Once upon a time there was a great dragon, largest and most fierce of all of her kind. She was green from the tip of her nose to the barbed end of her armored tail. Don’t think that she was all one color, though. Her overlapping scales shone with every color of green from the palest hint of green of new leaves in Spring to the rich blue-green of the clearest ocean waves. The only part of her that was not green were her eyes, which gleamed purple behind half-closed lids as she perched on the mountain top overlooking the human village far below. It had been many centuries since this dragon had seen the senseless activity of the weak and hapless humans and it had been even longer before she had let herself be seen. She would prefer to extend those days into centuries, but the need was great, and she had a quest to complete before she could return to the peace of her splendid isolation.
She folded and refolded her wings as the restless winds tugged at them, enticing her to spring into the air and take flight, but she fought the urge and dug her jeweled claws into the raw granite of the mountain peak. Even from this great distance she could easily observe the village and its inhabitants while they remained ignorant of her presence. She wondered if they still told tales of her kind. Surely the tales of the dragonkind and their exploits were told throughout the land, but she supposed a race as short-lived and untutored at humans were incapable of the memory of her own kind. Nevertheless, they would be reminded soon enough.
Far below, a ribbon of road led from the peasant village to the castle on the other end of the valley, the dragon’s inhuman eyesight making every pennant snapping from the spires as clear as if she were soaring just overhead. She could count the number of guards pacing the battlements as well as the apples in the king’s orchard. The distance kept her from hearing the clang of swords but she could see the knights drilling in the courtyard, keeping their skills as sharp as their weapons. If her errand were not so urgent, she would enjoy skimming just out of reach, ignoring the arrows that could never pierce her natural armor, tumbling and scattering the knights like a flock of birds. She sighed at the memory of doing such things in her younger days, but today she had a task that could not wait.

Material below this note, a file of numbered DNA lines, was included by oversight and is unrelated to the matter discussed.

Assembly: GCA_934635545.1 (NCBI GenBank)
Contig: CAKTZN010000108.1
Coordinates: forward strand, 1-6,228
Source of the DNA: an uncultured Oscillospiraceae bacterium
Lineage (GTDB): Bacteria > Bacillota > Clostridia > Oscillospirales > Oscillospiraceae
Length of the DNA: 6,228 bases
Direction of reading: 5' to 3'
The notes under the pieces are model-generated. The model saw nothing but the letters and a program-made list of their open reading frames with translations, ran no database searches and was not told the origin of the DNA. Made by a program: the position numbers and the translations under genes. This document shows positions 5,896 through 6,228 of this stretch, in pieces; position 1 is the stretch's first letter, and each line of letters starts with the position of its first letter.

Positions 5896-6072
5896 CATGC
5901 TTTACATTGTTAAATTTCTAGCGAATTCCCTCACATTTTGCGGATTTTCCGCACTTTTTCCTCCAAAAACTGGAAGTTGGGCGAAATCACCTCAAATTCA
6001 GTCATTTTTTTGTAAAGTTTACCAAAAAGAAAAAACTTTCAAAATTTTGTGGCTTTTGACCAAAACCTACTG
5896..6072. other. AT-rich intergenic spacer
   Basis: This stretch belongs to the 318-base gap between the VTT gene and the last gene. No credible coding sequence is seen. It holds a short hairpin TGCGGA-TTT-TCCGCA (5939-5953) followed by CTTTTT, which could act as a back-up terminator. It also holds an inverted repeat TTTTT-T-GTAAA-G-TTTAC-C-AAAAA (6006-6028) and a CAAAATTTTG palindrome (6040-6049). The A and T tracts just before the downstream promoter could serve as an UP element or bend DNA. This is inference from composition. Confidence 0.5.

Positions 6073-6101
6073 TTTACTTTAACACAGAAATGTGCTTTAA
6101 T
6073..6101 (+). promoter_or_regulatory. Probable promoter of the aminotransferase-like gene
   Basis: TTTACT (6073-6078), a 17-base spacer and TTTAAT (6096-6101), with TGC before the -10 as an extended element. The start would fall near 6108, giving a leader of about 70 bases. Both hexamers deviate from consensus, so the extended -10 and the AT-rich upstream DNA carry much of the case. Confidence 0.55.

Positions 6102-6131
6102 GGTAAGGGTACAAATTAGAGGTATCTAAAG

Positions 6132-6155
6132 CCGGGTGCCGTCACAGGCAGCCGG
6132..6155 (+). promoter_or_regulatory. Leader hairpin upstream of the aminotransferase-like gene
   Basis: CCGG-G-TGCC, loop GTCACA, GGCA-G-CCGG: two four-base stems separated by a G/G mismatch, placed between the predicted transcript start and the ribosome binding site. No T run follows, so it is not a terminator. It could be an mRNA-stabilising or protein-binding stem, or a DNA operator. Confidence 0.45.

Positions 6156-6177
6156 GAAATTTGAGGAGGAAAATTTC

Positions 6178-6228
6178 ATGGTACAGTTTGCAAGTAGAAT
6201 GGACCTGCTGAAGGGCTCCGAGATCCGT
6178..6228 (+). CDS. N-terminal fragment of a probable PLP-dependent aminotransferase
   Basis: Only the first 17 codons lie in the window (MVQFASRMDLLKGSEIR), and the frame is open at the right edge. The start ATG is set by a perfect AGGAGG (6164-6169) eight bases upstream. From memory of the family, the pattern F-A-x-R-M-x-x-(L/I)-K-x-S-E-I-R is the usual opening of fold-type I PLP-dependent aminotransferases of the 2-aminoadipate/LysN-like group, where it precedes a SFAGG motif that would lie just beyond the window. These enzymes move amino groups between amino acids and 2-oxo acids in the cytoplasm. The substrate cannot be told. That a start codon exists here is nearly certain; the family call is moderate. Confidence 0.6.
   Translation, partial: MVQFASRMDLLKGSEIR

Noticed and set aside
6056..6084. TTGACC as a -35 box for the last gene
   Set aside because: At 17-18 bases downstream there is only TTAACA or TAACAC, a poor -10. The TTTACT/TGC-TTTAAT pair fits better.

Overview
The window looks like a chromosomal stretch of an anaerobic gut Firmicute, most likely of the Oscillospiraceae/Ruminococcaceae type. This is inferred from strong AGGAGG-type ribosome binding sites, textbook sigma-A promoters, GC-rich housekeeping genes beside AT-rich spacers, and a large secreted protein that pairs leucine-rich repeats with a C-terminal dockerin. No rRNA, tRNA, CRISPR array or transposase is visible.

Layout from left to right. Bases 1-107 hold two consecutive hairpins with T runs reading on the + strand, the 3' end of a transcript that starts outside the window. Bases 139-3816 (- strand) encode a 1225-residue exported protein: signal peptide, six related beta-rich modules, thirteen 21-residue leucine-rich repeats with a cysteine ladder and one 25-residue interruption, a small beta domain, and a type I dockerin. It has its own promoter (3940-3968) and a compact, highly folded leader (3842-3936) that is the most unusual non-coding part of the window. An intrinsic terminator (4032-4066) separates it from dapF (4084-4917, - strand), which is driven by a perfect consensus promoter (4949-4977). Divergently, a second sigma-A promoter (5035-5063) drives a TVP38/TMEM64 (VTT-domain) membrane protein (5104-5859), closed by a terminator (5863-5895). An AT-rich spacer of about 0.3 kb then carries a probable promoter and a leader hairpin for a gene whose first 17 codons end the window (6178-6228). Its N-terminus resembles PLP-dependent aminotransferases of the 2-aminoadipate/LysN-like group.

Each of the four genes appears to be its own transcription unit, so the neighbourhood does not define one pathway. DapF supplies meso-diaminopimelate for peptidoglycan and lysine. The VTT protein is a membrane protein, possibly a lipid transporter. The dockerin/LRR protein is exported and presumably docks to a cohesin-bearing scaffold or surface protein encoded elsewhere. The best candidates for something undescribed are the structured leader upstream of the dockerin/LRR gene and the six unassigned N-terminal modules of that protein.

She returned her attention to the village below. Her instinct screamed at her that the one she sought was not among the knights, guards, and servants of the castle. She especially had no interest in the royals or their court, the one she sought was here, among the peasants. She could feel him below and she began to thrum, calling to him with throat, mind, and heart.
The sun was thin here in the mountain air, but she felt no cold or discomfort. She was a creature of earth and sky and there was nowhere that she was not meant to be. She could wait as long as it took to find the one she sought. Still, she had been waiting longer than she had thought possible. It had been many years since she had grown to her full size and strength and she was beyond ready for this to be over. Although, it really wouldn’t end with this meeting, it would only have begun.
The thrum turned into a wordless song as she thought over the decades of waiting and preparing. She had only this one chance, there would be no other. If the one she sought refused the call, she would take no other. This was the way of her kind. The one she sought would answer or not, it was not her choice to make. The response must be freely given.
She arched her neck and turned her head, studying the buildings below. The people came and went, their actions mostly incomprehensible to her. There was the shepherd on distant hills, dozing while her dog watched over the sheep. In her far-away youth she had tasted mutton from a flock much like this one. If her errand was successful, she might be back one day to bring her young to teach the shepherd to take better care of the sheep. The sound of the hammer striking the anvil rose from the blacksmith’s forge, the scent of his fire drifting to her on an updraft. Food, fire, shelter, these things she understood but much of the village’s activity meant less than nothing to her. Only one mattered to her and she increased the intensity of her song, willing that one to come out to her.
Finally, after a timeless interval of song and desire, she felt it and her gaze sharpened. The one she called could resist her call no longer, she knew it in her very marrow. She rose to a crouch, her wings curving over her back. The wait was almost over and soon she would know if she would have eggs to tend and young to teach. A door opened, so far away but as close as a blink to her sight.